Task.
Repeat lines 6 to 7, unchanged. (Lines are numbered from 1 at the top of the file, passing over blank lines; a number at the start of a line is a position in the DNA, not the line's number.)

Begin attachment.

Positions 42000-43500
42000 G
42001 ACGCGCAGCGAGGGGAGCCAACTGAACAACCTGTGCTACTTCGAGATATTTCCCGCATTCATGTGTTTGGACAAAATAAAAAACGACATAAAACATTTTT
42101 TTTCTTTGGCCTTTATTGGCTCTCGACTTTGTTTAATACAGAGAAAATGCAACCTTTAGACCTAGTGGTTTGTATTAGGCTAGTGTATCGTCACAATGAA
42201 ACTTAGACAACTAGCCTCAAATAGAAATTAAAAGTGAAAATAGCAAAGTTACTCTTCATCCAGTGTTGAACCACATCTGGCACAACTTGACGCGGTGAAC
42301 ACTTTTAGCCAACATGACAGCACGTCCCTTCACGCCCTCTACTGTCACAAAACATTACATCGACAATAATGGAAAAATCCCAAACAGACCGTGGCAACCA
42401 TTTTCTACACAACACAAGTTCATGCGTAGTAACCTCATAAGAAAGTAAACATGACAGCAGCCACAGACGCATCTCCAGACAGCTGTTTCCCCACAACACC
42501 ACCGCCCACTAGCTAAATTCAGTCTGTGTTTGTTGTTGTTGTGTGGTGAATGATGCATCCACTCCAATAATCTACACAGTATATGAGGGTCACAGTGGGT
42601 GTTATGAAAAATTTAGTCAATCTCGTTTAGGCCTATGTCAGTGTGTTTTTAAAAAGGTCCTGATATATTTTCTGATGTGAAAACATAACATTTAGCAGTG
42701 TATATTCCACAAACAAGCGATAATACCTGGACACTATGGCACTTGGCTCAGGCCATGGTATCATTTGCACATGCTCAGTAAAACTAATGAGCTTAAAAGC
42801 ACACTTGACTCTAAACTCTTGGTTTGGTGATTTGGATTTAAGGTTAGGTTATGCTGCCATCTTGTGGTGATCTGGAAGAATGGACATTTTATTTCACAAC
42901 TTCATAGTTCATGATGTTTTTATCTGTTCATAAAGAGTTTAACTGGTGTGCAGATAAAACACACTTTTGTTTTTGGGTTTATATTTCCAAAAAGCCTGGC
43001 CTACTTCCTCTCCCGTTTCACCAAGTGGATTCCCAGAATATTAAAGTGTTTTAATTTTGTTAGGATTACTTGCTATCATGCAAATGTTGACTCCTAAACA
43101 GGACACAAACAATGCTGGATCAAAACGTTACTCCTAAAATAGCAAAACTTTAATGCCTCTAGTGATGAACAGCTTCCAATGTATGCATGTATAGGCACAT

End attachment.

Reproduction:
42301 ACTTTTAGCCAACATGACAGCACGTCCCTTCACGCCCTCTACTGTCACAAAACATTACATCGACAATAATGGAAAAATCCCAAACAGACCGTGGCAACCA
42401 TTTTCTACACAACACAAGTTCATGCGTAGTAACCTCATAAGAAAGTAAACATGACAGCAGCCACAGACGCATCTCCAGACAGCTGTTTCCCCACAACACC